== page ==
Their collaboration dates back to 2009, the year in which the ZOOLOFT label was started. On their own outcome, the dangerous duo released several high-quality techno releases and tunes focused on heavy textures, deep dynamics, and also labelled by mysterious track- / album-titles; the activity together as ZOOLOFT ended in 2013 after a dozen records. Luckily enough, their bond and synergy had not faded away over the years: in late 2015 shocking news emerged about their comeback in the studio, recording under the new alias Black Tears.

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BT’s debut record came out in early 2016 on Veleno Viola, Violet Poison’s own label [started in 2015 after the partnership with Nino Pedone / Shapednoise ended], which is pushing ahead fetish, synthetic / 80s inspired sounds packaged in fine-built products like The Long Decline himself.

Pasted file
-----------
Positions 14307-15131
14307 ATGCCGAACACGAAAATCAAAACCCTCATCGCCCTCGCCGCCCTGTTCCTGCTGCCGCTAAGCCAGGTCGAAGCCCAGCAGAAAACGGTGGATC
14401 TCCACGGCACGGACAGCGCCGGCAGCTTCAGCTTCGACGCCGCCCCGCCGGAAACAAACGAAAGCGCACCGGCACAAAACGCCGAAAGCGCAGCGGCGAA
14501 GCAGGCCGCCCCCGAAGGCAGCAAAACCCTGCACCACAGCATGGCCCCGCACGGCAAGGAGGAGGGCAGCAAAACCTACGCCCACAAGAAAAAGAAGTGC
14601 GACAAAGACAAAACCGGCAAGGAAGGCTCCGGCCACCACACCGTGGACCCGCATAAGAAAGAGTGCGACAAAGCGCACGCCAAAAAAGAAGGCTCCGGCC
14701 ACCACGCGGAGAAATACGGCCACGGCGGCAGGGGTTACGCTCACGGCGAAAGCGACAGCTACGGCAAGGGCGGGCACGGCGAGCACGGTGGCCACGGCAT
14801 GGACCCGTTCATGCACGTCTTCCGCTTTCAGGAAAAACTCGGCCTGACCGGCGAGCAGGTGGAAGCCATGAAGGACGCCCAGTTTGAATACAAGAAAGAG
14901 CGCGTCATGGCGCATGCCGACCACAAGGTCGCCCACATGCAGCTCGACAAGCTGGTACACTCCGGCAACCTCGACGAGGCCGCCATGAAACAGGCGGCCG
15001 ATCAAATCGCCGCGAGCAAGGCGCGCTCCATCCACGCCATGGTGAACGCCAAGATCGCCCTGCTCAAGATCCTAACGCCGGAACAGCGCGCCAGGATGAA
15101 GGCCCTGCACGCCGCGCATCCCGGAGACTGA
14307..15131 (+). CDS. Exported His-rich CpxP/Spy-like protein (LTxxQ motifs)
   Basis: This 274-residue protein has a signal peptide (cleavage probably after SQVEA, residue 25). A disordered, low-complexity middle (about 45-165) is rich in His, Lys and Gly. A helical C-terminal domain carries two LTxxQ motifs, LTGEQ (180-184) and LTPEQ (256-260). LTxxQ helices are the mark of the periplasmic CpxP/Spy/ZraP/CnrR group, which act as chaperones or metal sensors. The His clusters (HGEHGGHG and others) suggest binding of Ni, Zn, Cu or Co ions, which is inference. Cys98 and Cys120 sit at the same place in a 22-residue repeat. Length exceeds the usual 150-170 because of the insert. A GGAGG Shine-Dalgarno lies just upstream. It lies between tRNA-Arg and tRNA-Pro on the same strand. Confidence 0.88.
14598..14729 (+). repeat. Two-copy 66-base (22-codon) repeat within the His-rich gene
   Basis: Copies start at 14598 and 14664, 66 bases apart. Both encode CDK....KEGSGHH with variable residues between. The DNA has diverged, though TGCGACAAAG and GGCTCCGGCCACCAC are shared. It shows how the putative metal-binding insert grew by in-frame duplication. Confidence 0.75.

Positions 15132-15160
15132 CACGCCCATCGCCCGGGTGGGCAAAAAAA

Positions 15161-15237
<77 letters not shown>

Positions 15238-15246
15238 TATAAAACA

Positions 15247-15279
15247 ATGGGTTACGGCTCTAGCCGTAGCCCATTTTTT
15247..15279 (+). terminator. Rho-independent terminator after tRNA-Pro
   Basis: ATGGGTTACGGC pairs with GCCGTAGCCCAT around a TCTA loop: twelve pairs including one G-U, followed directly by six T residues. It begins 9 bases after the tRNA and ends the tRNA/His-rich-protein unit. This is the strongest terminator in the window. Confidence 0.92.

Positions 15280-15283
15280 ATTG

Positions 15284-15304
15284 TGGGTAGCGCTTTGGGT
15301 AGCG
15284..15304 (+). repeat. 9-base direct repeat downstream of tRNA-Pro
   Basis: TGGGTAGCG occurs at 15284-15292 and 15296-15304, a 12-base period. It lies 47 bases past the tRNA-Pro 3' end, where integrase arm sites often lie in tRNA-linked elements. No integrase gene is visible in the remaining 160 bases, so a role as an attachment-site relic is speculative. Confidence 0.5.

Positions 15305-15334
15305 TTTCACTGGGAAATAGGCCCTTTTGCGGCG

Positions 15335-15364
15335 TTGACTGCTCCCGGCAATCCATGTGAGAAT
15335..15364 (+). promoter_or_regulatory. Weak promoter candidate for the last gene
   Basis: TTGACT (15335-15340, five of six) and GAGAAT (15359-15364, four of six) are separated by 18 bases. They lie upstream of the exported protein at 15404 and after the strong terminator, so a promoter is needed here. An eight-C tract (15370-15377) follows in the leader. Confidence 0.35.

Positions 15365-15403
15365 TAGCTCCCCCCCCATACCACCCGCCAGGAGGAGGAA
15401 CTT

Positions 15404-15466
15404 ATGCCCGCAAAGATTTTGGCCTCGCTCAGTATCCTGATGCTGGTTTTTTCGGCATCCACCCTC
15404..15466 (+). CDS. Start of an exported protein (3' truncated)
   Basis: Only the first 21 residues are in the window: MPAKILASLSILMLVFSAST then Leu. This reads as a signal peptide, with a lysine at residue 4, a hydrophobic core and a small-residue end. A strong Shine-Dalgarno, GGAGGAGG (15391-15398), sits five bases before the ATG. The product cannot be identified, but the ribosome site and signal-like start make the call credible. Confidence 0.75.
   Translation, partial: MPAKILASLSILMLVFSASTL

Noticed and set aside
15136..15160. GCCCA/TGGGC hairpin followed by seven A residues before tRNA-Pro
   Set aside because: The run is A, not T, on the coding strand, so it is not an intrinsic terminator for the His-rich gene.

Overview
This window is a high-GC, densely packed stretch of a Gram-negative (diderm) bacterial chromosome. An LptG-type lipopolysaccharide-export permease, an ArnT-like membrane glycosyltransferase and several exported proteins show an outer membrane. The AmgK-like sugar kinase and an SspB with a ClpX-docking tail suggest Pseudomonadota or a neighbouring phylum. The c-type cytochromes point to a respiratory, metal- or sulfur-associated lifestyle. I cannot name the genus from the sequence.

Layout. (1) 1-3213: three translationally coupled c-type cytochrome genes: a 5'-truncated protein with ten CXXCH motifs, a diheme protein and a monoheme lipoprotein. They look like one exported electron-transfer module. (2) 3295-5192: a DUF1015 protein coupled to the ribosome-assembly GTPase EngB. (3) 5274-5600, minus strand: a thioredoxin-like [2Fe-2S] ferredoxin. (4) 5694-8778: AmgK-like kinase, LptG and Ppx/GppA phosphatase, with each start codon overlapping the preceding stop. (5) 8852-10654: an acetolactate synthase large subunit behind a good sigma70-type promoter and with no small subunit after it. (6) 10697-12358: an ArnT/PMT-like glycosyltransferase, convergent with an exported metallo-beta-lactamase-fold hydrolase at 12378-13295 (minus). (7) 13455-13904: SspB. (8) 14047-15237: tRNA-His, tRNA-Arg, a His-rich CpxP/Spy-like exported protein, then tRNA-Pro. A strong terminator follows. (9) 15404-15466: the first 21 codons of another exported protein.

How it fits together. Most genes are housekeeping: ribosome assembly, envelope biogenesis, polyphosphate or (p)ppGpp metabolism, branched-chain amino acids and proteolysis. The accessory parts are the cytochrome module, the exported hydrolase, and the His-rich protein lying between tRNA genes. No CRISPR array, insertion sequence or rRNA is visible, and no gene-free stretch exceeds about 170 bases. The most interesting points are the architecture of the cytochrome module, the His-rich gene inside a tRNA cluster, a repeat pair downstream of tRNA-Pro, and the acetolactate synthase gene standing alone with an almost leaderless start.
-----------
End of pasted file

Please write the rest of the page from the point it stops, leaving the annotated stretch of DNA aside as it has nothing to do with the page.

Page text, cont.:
“Zooloft ended in 2013. Me and Giorgio went on different paths, thus we met each other again. He had listened to some VP records, and enjoyed them. We suddenly launched a dark, industial-music inspired alias. We decided to work together again us being real close friends, you know, the ones you share every single experience and emotion with. [..] The influences are many, from dark-wave, to rhythmic noise and obscure techno. We post-poned ‘The Long Decline’ release since we thought it’d better fit the winter. #10 track is almost a Christmas song…a lonely Christmas night by yourself, tough. The dominant aspect is, however, the ‘dark’ attitude, you know, being moved to tears, and to embrace strong feelings – there’s some “emo” in it. [..] The record is, again, an exponent of an unbiased Romanticism / Nihilism”. [Violet Poison on futurismi.it, fall 2015]